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10 Big Mistakes Marketers Make in Case Studies

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Customer case stories are a powerful way to communicate the value of a company, product, or service. Nobody speaks more loudly for you than your customers. But if that's the case, why do so many customer success stories and case studies fall short?

Here are 10 reasons that blunt case study effectiveness and what you can do to avoid each.

1. Lacking Objectivity

Sometimes a company is just too close to its customer story. Readers can usually tell that because the case study falls back on corporate ego statements. A good case study is like a feature article. It tells a customer-success story in an interesting way and progresses through four phases: business context, business problem (the pain), solution, and results. And like a good feature story, it reveals details along the way to keep the reader engaged.

2. Choosing the Wrong Customer

Just because a customer is willing to do a case study doesn't make for a good candidate. Your marketing budget may not allow creating case studies for every market. So select your customers strategically. Handpick the best to support your marketing goals. Address your largest, most competitive, or emerging markets first. Whichever you choose, you want customers who are doing something interesting that will lead others to your company or solution.

3. Making One Size Fit All

Pretending one generic story fits all markets won't work. To be successful, direct your case study at a specific market. The case study addresses the pain in that market. It uses the market's language. Healthcare and construction markets have different vocabularies. They might be using the same Oracle database server, but their readers have different expectations and applications for it. It's better to do fewer case studies and target each one properly than to pretend one size fits. It's even worse to create a generalized case study, hoping that all those who read it will bring their context to it. They won't.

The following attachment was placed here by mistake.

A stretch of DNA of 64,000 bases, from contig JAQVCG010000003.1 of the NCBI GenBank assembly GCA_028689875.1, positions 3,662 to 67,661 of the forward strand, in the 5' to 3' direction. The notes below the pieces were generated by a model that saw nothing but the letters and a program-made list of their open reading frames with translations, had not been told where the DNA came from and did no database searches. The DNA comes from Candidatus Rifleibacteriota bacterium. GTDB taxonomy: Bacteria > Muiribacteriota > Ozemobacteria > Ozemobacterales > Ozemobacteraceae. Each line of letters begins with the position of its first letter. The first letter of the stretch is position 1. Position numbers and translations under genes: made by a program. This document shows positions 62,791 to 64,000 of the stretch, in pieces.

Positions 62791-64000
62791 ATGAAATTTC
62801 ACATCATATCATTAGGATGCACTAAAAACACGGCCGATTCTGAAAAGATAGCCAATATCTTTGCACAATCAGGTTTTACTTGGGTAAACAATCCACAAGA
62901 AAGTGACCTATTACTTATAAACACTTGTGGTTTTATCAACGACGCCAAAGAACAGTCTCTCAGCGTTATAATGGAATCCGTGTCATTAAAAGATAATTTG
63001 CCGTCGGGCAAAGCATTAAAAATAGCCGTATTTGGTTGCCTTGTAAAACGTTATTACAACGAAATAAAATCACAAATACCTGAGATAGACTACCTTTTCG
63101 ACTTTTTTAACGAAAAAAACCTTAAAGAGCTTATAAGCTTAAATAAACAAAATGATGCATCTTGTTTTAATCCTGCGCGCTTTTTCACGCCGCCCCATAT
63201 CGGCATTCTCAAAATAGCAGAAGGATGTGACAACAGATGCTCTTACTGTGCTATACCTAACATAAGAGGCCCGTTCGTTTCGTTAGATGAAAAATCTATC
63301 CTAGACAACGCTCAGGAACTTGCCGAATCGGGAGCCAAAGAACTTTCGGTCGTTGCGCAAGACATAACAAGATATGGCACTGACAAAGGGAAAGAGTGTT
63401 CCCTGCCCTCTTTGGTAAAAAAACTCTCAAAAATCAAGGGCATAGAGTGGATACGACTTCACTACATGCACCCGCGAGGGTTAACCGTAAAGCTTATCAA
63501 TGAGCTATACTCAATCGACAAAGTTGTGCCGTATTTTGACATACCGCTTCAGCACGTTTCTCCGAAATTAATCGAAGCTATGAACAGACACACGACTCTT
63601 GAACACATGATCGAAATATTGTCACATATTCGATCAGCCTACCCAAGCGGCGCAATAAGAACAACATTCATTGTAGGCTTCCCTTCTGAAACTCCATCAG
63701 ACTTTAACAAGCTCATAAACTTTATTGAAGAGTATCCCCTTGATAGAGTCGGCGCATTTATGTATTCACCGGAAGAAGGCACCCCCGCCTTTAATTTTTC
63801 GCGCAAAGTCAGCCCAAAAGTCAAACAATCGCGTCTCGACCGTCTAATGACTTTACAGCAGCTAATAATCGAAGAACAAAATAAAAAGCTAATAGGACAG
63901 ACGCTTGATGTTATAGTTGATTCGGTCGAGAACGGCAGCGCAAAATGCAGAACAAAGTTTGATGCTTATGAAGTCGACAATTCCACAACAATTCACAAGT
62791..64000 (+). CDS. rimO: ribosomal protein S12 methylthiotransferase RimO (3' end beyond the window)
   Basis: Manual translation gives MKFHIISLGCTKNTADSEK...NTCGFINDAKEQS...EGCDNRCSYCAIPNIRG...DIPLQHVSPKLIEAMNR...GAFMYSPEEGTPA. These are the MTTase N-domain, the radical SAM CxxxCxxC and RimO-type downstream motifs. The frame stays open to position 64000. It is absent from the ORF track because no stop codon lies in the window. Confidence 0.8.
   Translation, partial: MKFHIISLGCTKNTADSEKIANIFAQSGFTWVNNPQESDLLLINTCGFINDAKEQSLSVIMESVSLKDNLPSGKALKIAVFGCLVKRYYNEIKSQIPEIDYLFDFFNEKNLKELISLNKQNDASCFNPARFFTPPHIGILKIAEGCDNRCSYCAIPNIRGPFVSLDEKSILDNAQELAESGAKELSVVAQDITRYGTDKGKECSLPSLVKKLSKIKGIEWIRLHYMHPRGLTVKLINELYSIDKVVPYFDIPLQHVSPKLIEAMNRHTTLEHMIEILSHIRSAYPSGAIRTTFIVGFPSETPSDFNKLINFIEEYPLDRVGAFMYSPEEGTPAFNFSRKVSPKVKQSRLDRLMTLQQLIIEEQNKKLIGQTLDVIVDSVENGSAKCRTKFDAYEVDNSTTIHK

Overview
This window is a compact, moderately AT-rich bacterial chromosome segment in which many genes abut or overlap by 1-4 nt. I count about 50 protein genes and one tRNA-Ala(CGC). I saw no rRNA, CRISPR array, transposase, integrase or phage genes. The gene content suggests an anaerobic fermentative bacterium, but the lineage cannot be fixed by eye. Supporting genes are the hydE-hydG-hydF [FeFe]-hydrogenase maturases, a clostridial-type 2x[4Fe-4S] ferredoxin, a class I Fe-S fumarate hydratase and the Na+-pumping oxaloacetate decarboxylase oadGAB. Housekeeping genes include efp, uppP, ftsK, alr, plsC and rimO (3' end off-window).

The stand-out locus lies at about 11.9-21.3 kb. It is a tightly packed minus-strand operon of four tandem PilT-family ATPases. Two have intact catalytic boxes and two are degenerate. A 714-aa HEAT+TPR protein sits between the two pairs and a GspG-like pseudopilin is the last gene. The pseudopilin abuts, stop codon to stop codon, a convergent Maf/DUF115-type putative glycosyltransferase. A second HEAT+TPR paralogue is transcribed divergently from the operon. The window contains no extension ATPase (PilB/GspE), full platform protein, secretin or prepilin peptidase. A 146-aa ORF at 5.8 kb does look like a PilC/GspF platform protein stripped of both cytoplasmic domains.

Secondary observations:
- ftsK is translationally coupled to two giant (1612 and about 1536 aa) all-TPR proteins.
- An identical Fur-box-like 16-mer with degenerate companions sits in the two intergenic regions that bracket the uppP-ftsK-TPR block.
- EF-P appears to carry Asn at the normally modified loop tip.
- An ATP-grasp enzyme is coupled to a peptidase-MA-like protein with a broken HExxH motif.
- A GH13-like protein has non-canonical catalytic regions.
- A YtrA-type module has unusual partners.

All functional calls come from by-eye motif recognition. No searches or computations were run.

4. Providing Too Much Detail

Ever have a friend who told you a story but somehow dragged it out with superfluous details or tangential asides until you just felt like screaming "get to the point?" Carefully select just the details that tell the customer's story and leave the rest out. Too may details frustrate and confuse readers, who won't finish reading the piece.

5. Targeting Your CEO, Not Your Prospects

This isn't just a problem with case studies: Many marketing materials tend to be written for the CEO or the marketing director. Write for your potential customers. This means stressing the customer perspective and down playing corporate ego.

6. Failing to Show ROI

Return on investment can be the hardest benefit to pull out of even a cooperative customer. Still, prospects reading your customer story want to know what to expect from your product or service. Get a financial ROI if you can. It speaks loudly to customers. Or ask the customer how long it took for the solution to pay for itself. Has it improved internal processes? Can employees make more calls, build more widgets, or book more orders? How many more? When the customer doesn't want to reveal the overall numbers, what about selecting one department? Or showing the results of a typical user?